Although the Dunster House technical team takes measures to ensure that all our climbing frames are manufactured and safety tested to meet rigorous European standards, regular maintenance that prolongs its life and ensures the safety of children remains vital. So how do you adequately prepare to maintain your climbing frame?
Key areas to focus on when performing maintenance
Here at Dunster House, we recommend that you perform climbing frame maintenance and check for wear and tear at least once a year – and more if the play system has been subjected to frequent use. Here is a list of the key areas to focus on:
Make sure that you have the correct tools to undertake key maintenance
Check to see if the ground that the climbing frame rests upon is level
Ensure that any ground anchors are securely fastened
Inspect the state of the timber
Examine the fixtures and supporting joints
Screwdriver – In order to be as safe and secure as possible, all Dunster House climbing frames are held together using a large number of screws. Therefore you will need a high-quality screwdriver.
Socket Set – Major supporting joints on Dunster House climbing frames are bolted together for extra structural reinforcement, as well as screwed. Therefore if you need to retighten any of the bolts, you will need access to a 10mm socket for the majority of our climbing frames and an 8mm socket for those that feature Monkey Bars.
Adjustable Spanner – Our frames use clamp style hooks to fasten the swing to the supporting bar, rather than bolt through hooks which may weaken the structure. If these have come loose and need retightening, you’ll need an adjustable spanner.
Level – In order for your climbing frame to maintain structural integrity, it is vitally important that it is built upon even ground. To ensure that the surface is flat, use a spirit level.
Spade – Dunster House climbing frames use large ground anchors (where applicable) if these become loose or unearthed you may need to make use of a spade to dig suitable holes for them.
The ground anchors that your climbing frame came supplied with are crucial to providing the base for a solid and stable structure. If they have become loose or have been ripped out of the ground entirely, the climbing frame becomes less safe.
If this has become an issue, it may be that the soil where your climbing frame sits is not compact enough. As a consequence, you will need to consider moving the frame to an area of the garden that has a higher soil density, capable of providing a solid area to keep the ground anchors in place. If this is not possible then you will need to consider the option of concreting the anchors into place, to ensure your children’s safety.
The majority of Dunster House climbing frames are made with pressure treated timber, using a non-toxic solution that is impregnated into the wood. This provides a safe, long-lasting product and is a major contributing factor in allowing our climbing frames to carry a 10-year warranty against rot and infestation.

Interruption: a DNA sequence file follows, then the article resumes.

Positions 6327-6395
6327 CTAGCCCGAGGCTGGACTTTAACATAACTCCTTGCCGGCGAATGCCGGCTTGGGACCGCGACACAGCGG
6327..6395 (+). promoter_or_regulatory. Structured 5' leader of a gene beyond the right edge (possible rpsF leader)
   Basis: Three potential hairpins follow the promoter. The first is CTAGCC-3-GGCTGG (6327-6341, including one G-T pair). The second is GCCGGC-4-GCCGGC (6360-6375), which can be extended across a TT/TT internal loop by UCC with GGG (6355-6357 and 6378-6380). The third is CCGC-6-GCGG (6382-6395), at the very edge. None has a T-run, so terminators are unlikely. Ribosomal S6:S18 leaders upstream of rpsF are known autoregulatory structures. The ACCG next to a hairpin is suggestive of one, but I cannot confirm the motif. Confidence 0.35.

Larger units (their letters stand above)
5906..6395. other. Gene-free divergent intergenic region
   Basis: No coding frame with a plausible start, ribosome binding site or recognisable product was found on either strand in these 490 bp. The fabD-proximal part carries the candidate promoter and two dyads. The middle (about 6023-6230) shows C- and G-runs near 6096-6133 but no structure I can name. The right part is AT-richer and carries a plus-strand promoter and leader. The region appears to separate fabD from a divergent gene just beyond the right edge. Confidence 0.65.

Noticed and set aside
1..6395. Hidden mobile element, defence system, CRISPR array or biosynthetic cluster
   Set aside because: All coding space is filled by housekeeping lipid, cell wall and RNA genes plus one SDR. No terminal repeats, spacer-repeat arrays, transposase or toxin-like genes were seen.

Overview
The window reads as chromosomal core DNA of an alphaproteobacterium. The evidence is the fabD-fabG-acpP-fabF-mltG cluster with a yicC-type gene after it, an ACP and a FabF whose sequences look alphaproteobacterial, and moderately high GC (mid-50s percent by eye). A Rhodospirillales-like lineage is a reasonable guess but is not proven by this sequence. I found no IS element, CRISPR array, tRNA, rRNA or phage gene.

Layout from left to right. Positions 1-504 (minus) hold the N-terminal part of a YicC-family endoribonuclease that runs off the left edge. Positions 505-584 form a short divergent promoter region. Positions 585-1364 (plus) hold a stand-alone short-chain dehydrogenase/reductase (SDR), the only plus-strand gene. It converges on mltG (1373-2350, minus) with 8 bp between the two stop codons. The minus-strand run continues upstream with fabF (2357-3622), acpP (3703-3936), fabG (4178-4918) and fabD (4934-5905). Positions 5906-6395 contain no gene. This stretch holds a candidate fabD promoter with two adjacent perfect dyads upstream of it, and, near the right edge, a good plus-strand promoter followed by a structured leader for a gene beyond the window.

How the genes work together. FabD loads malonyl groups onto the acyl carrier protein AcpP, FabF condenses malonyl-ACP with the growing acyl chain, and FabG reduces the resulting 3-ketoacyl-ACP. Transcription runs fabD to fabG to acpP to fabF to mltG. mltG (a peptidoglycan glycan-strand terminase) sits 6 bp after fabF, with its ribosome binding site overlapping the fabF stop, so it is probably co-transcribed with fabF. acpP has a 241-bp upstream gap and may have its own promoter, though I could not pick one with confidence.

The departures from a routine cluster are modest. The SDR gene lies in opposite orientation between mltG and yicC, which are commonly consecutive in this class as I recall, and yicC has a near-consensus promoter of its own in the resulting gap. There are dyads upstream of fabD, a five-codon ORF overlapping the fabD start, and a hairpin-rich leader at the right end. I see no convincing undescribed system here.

However, for those climbing frames that are not pressure treated – and even for those that are– it is important to take measures to preserve timber that is exposed to the elements year in, year out.
Depending on the position of the climbing frame within your garden, it may become dirty and will, therefore, need cleaning. If, for instance, it is situated under trees depositing sticky sap and shedding leaves, the climbing frame could be rendered unsafe to use, especially if it is still being played on during the autumn and winter months. If this is the case, it is best to use a mild detergent and warm (not hot) water to clean the frame, as this will cause the least amount of stress to the timber.
Dealing with cracked wood
Timber, as a natural material, will expand, contract, crack and warp in accordance with different climatic conditions. Wood will absorb and lose moisture depending on the temperature and level of humidity in the air, which in turn can cause cracks to appear on the wood’s surface. Summer, therefore, is the time of year when cracks and warps will naturally occur. During dry spells, surface shakes will appear but these do not affect the safety of your climbing frame.
What to do once you have examined your Climbing Frames fixtures and supporting joints
During the summer months - which typically take the brunt of climbing frame usage - fittings such as nuts, bolts, and screws can become loose. Therefore, it is vitally important to regularly check these fittings to make sure that they are suitably fastened. Depending on the fitting, you will need to use your screwdriver, socket set or adjustable spanner for refastening, so make sure you have each tool to hand. Be careful to tighten each fixture gently, as over-tightening can cause the wood to needlessly crack.
Additional Maintenance Advice
If you are certain that the climbing frame is going to go through a period of inactivity, then it can be worth investing in a cover to provide extra protection during the winter months. The two best options are provided by plastic or canvas, and both can be bought in large enough sizes to provide the desired coverage.
Of course at Dunster House, we’re committed to making sure you get the best. So, if you have any questions, we’re more than happy to help! Contact us if you need any help or further information, or view our website to find out all you need to know about Dunster House climbing frames.
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